In an important decision delivered today, the Massachusetts Supreme Judicial Court ruled that a police officer lacks the constitutional authority to stop a motor vehicle simple because the smell of marijuana smoke is emanating from the inside of the car. The name of the case is Commonwealth v. Rodriguez.
In 2008, Massachusetts voters decriminalized the possession of less than one ounce of marijuana, although such possession still constitutes a civil infraction. Since small amounts of marijuana were decriminalized, Massachusetts appellate court have struggled to reinterpret the rules that apply to motor vehicle stops based on a belief that a car contains marijuana. For instance, the Supreme Judicial Court has held that when the police stop a car and then smell an odor of burnt marijuana coming from inside, the officers may no longer ask the occupants to exit the vehicle. The SJC has also ruled that the odor of burnt or unburnt marijuana does not allow police officers to search a car absent a search warrant.
This case presents the newest wrinkle regarding marijuana litigation in Massachusetts. In April of 2012, a New Bedford police detective was driving behind a car that smelled like burnt marijuana. For that reason, the detective stopped the car and approached the driver, who was holding what appeared to be a marijuana cigar. The driver told the detective that his cigar was causing the burnt marijuana odor. As the stop progressed, the police discovered a baggie containing 60 Percocet pills inside the car and one of the passengers was charged with possessing the pills with intent to distribute them.
The defendant filed a motion to suppress the Percocet pills, arguing that the police did not have the authority to stop the car to begin with, and it was the illegal stop that allowed for the discovery of his illegal drugs. A district court judge denied the defendant’s motion and the Supreme Judicial Court agreed to review the case.
The Court started its analysis by pointing out the smell of marijuana smoke in a car does not necessarily mean marijuana is present. Because clothes or other items previously exposed to marijuana smoke continue to smell like marijuana, a police officer cannot determine whether there is marijuana in the car or not. Therefore, a police officer who smells marijuana in a car does not have probable cause to believe the occupants are possessing marijuana and thereby committing a civil infraction.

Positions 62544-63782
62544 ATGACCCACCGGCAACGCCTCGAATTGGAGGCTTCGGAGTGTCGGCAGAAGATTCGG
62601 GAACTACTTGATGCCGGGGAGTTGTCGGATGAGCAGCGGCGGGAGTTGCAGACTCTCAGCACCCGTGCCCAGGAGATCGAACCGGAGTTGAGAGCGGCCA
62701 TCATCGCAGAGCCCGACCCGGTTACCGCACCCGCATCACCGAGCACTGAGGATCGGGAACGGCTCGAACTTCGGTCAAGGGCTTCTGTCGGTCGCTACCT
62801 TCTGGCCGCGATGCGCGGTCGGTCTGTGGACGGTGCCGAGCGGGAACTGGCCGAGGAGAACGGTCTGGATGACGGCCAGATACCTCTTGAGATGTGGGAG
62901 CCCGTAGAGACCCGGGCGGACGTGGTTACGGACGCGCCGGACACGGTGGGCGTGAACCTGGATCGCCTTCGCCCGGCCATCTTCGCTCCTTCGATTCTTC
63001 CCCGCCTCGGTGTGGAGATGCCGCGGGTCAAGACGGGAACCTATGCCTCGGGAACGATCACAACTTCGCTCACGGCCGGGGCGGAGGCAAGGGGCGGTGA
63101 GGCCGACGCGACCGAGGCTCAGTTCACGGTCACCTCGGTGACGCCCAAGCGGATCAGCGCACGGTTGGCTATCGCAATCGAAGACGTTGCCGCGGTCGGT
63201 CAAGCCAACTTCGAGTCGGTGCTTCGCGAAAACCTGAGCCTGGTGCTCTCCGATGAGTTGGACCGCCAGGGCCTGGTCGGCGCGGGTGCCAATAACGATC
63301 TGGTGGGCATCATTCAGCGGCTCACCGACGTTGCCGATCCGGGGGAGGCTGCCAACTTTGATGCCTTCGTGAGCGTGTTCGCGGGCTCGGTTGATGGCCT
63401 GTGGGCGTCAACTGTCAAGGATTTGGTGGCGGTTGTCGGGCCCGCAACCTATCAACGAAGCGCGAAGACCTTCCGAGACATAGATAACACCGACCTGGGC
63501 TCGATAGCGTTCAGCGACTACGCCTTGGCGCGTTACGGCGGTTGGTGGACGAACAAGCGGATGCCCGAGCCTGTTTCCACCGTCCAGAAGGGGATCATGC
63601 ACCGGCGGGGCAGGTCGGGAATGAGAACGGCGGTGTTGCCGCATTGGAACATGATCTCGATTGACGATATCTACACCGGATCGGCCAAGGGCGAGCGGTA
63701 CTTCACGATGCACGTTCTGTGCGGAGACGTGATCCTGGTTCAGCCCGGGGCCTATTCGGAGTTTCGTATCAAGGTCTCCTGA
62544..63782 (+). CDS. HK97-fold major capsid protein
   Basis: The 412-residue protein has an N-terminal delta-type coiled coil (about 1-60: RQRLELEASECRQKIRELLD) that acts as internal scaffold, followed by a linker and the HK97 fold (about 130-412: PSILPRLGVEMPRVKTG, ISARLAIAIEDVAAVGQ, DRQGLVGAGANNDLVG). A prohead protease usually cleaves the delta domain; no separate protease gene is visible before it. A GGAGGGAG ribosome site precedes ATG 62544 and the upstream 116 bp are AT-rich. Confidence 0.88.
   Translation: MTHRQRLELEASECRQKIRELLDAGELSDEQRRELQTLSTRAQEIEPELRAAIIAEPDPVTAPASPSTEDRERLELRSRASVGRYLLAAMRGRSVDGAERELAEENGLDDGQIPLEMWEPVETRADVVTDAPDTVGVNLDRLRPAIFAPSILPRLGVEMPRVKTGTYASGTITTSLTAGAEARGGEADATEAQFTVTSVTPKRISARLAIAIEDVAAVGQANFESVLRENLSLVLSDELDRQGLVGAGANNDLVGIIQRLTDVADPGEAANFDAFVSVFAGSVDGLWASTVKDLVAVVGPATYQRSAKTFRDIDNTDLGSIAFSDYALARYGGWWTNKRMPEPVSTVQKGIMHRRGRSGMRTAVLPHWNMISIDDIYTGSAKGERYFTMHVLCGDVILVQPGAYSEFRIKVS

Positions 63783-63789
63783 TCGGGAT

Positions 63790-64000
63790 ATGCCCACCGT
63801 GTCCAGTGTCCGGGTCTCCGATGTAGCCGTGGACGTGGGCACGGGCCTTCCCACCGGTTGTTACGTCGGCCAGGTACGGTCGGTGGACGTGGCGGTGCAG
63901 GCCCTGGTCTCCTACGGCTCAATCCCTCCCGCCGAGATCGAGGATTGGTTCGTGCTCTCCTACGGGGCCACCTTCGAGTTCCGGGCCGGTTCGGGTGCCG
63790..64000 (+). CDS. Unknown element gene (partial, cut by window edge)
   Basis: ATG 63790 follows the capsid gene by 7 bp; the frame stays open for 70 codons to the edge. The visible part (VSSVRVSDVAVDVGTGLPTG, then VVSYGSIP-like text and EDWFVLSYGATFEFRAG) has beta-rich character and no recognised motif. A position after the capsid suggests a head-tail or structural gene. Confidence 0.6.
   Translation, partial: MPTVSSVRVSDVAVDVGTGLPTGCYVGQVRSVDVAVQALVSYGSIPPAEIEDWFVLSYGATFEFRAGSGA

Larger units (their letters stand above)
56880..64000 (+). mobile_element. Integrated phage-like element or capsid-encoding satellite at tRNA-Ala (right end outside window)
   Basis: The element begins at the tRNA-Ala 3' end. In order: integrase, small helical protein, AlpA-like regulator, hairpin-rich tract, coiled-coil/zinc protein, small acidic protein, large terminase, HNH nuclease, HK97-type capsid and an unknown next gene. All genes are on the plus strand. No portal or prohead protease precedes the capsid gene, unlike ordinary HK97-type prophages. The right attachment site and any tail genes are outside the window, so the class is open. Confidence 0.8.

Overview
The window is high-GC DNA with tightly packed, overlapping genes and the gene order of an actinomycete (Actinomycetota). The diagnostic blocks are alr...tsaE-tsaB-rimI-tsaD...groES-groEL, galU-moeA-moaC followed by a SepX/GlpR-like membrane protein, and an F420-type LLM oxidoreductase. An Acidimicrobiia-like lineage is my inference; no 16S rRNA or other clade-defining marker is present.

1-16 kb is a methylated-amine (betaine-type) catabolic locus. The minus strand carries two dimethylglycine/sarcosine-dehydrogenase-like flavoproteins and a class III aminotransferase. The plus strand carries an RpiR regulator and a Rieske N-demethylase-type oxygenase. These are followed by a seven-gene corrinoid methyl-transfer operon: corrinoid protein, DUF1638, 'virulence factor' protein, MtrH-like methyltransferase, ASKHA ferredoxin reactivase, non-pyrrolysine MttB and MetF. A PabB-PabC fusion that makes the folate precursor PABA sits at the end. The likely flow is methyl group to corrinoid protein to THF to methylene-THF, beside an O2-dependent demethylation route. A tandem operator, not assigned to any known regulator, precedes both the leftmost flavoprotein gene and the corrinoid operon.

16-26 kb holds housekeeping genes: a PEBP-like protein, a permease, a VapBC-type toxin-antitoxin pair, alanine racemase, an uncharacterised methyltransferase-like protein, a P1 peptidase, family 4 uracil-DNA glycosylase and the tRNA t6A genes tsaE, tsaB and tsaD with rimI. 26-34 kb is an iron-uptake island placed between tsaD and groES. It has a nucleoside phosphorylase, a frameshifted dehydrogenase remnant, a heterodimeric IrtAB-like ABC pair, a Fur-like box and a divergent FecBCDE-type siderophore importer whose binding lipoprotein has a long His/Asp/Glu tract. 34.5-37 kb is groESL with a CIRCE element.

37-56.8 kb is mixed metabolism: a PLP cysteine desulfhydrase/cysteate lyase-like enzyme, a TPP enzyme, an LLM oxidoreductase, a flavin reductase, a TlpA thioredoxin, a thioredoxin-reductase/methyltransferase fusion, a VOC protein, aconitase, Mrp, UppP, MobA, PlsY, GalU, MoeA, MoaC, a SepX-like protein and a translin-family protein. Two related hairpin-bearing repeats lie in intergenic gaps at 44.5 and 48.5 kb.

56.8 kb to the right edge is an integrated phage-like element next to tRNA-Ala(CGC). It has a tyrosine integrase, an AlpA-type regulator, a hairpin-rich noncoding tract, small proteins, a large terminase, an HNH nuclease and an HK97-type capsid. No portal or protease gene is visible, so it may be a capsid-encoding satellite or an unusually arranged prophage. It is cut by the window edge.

The Court then discussed three policy goals related to the decriminalization of marijuana: to reduce consequences for possession of small amounts of marijuana; to compel police officers to use their time to investigate serious crime; and to save taxpayer money that was previously used to target and prosecute small amounts of marijuana. None of these three policy goals are advanced by allowing a police officer to stop a motor vehicle simply because it smells like marijuana. Therefore, the Court ruled the stop of the car in this case was unconstitutional and the Percocets, as the “fruit of the poisonous tree” are inadmissible at the defendant’s trial.
This was an unexpected decision in my view. I thought the Court would rationalize that the smell of marijuana is sufficient to stop a motor vehicle simply to ensure that the driver is not under the influence of the drug (as driving under the influence is still a crime). The police unions will not be happy with this ruling, as a real public safety concern will now exist.